"Telecommuting was a nice experiment, but it doesn't work for people whose work is not easily quantified."
And who are those people? I've always quantified my home working staff's work based on results. Have they got done what I've expected them to do in the time I expect them to be able to do it? It's not really rocket science.
"In theory, it may be possible to identify the people that are more productive, but that takes a lot of management effort"
Yes, it's so effortful to determine who is and isn't pulling their weight. Honestly, please don't become a manager. Ever. If you can't even begin to understand how you might gauge which of your staff are effective and not calling such understanding merely "theory" then you're really not cut out for such a role. If you've any experience managing people then it's fairly easy to see who does and doesn't get done what they need to do. Dealing with the problem is often the hard part, because you can often be hamstrung by company or national policies on the issue depending on who you work for and where you live.
"since, obviously, the people that do NO work at home are the people that like telecommuting the most."
Yes obviously. Thank you for the wealth of proof you provided for your assertion.
"Although it wasn't popular, Marissa was right to end the practice at Yahoo."
Yes, if by right you mean she found it easier to lose talent than actually do a job of managing any real or perceived problem. The problem is there are as equally unproductive amounts of people as your pulled out of thin air numbers in the office too. Unproductive people are unproductive, it doesn't matter where you make them turn up for work. It doesn't fix the root problem- they're unproductive because they're not motivated, and they're not motivated for any number of reasons- unhappy with compensation package, being managed by a hopeless manager that demotivates people, being repeatedly given the most boring work, being forced to do things not in their contract that they don't want to do, not being given a fair shot at career progression or training and so on and so forth. If you don't fix the root issues your people will still be entirely demotivated and unproductive. Some of these things are your fault as a leader and you can fix, others you can do little about- someone has to do the boring work and the best you can do is help them move on.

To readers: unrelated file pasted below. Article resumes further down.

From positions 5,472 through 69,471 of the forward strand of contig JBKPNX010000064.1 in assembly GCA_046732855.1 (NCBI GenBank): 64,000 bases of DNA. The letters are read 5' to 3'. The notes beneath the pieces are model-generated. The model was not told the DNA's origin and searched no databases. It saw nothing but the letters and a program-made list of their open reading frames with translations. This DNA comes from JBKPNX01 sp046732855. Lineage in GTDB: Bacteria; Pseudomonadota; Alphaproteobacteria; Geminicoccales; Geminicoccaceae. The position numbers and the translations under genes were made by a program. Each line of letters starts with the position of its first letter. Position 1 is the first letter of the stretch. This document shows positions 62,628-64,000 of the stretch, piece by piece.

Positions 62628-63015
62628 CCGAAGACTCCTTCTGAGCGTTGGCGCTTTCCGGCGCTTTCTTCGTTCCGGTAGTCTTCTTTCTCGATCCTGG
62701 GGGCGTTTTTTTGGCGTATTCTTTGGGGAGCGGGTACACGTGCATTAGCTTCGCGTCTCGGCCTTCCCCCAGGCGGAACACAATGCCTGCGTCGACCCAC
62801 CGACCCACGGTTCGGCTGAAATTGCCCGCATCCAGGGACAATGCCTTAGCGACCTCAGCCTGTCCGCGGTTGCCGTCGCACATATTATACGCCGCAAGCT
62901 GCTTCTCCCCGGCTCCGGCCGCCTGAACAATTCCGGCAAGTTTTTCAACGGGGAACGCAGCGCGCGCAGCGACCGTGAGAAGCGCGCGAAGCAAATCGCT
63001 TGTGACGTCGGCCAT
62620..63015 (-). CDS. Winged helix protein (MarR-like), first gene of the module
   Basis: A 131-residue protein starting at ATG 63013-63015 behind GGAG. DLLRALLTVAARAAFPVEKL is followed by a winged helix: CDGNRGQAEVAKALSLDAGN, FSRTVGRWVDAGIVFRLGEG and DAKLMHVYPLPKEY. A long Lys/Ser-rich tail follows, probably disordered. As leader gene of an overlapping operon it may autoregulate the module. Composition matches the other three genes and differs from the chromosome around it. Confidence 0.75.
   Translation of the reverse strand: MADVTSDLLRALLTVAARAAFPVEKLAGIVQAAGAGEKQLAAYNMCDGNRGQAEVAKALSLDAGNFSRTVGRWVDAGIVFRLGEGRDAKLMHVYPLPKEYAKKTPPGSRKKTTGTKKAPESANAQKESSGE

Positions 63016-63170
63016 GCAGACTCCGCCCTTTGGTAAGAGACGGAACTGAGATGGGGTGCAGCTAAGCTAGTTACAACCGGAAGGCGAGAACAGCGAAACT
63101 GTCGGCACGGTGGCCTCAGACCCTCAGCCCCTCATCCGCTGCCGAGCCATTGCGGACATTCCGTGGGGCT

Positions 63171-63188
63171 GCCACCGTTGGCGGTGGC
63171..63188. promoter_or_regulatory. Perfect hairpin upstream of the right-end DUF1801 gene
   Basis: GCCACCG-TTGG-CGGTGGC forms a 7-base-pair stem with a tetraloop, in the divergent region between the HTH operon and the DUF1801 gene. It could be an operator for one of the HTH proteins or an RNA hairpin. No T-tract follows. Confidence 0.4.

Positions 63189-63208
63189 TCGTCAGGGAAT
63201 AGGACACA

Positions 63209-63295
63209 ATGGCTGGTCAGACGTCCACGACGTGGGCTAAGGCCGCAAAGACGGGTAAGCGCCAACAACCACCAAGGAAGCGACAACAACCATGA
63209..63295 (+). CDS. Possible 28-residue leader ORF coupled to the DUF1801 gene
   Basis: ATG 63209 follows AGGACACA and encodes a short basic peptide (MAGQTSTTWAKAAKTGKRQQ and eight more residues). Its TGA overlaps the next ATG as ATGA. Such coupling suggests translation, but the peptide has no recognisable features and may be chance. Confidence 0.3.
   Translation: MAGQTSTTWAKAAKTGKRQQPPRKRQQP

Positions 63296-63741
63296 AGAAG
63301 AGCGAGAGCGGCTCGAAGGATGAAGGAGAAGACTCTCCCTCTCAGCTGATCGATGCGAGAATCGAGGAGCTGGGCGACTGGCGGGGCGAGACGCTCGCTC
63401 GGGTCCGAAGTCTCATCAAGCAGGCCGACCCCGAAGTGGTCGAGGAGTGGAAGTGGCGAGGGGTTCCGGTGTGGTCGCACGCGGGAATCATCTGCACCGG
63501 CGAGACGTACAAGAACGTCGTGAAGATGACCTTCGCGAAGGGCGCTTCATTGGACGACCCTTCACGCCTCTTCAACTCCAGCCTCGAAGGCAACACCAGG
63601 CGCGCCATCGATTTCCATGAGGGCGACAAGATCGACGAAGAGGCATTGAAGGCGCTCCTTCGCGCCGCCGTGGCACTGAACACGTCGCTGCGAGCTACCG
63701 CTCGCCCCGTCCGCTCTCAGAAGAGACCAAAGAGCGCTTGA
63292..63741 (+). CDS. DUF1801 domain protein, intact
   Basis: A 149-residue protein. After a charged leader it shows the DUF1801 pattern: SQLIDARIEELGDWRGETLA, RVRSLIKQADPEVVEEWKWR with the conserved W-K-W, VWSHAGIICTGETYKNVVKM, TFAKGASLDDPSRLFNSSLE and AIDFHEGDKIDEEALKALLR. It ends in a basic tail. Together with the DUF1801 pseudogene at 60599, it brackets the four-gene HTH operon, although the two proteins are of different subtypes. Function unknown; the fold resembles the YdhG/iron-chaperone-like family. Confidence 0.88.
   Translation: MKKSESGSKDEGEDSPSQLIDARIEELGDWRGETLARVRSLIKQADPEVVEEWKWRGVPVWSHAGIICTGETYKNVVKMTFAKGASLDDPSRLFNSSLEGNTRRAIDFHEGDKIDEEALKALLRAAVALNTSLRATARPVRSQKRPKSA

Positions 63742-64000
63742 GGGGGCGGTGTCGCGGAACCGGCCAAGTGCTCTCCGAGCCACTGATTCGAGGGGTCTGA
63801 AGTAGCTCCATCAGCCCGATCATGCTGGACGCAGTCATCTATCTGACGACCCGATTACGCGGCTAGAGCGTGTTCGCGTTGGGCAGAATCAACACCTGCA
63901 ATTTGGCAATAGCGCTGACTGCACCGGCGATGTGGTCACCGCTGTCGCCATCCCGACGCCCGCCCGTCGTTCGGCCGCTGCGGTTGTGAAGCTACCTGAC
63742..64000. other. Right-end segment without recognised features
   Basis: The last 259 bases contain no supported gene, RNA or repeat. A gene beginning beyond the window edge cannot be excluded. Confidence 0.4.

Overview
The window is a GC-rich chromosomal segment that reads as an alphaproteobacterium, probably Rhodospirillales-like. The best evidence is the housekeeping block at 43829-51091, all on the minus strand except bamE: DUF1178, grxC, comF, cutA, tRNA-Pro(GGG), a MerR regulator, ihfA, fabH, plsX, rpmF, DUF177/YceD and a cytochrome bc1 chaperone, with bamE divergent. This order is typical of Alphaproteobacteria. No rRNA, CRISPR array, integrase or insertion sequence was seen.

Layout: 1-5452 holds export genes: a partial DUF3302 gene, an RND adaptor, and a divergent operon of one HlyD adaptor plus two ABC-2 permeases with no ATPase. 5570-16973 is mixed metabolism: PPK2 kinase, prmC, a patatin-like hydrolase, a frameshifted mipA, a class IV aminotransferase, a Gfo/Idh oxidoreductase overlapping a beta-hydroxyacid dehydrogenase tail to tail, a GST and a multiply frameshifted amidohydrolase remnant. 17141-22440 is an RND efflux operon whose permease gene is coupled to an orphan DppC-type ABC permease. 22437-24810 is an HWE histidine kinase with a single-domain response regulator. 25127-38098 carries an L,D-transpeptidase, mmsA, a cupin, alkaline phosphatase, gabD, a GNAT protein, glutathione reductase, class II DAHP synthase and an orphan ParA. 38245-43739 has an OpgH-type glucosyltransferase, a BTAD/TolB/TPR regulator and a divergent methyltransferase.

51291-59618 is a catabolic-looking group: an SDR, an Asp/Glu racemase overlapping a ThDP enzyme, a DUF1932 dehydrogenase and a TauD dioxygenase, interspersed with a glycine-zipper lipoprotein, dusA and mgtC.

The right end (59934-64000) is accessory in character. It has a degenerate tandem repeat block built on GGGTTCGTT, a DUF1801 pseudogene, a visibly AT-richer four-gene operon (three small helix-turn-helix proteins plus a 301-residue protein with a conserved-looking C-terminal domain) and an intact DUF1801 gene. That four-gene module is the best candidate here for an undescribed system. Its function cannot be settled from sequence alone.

Meyer's actual claimed reason for getting rid of it was because she wanted people in the office bouncing ideas off of people to try and spur on innovation. I agree with this to a degree, I think during product conception phase this is absolutely right, but the problem is this whole bouncing ideas off each other open plan office mindset falls apart when it's time to stop coming up with ideas and start implementing them. Once those ideas have formed a product, and you've got down on paper what your bounds for this product are, and you need to start planning and building it, people need a few days a week to actually get on and do that in the environment they're most comfortable in where they're not going to be repeatedly distracted. For some people this is the office, some this is the local cafe, some it's in the park, and for others it's at home.
And that's why Meyer's blanket ban was bad. There's no question she'll have lost some talent doing it as she did. But when you claim your goal is to stem the flow of talent out of the company, then such blanket actions are doomed to fail. It's short sighted lazy management that makes great headlines, whilst shedding you real actual talent, and doing nothing to stem any apparent company wide problem of poor motivation. Even if she has got more people into the office coming up with more ideas, she's not enabling an environment that ever lets all her people put those ideas into practice- the only ones that will be productive are those who can be productive in an office environment, which isn't even close to the whole of the human race, maybe like you I'll make up a percentage, I'll say it's about 40% of staff leaving 60% unproductive. Yeah. That sounds about right looking at your typical office that doesn't allow home working and has hoardes of staff organising pointless meetings to break up the monotony of office interruptions, or hanging around the water cooler just to try and make time pass more quickly.
You don't fix productivity and motivation problems by pissing people off even more. This is such a simple rule, but I'm constantly astounded by how many managers and wannabe managers alike fail to grasp it.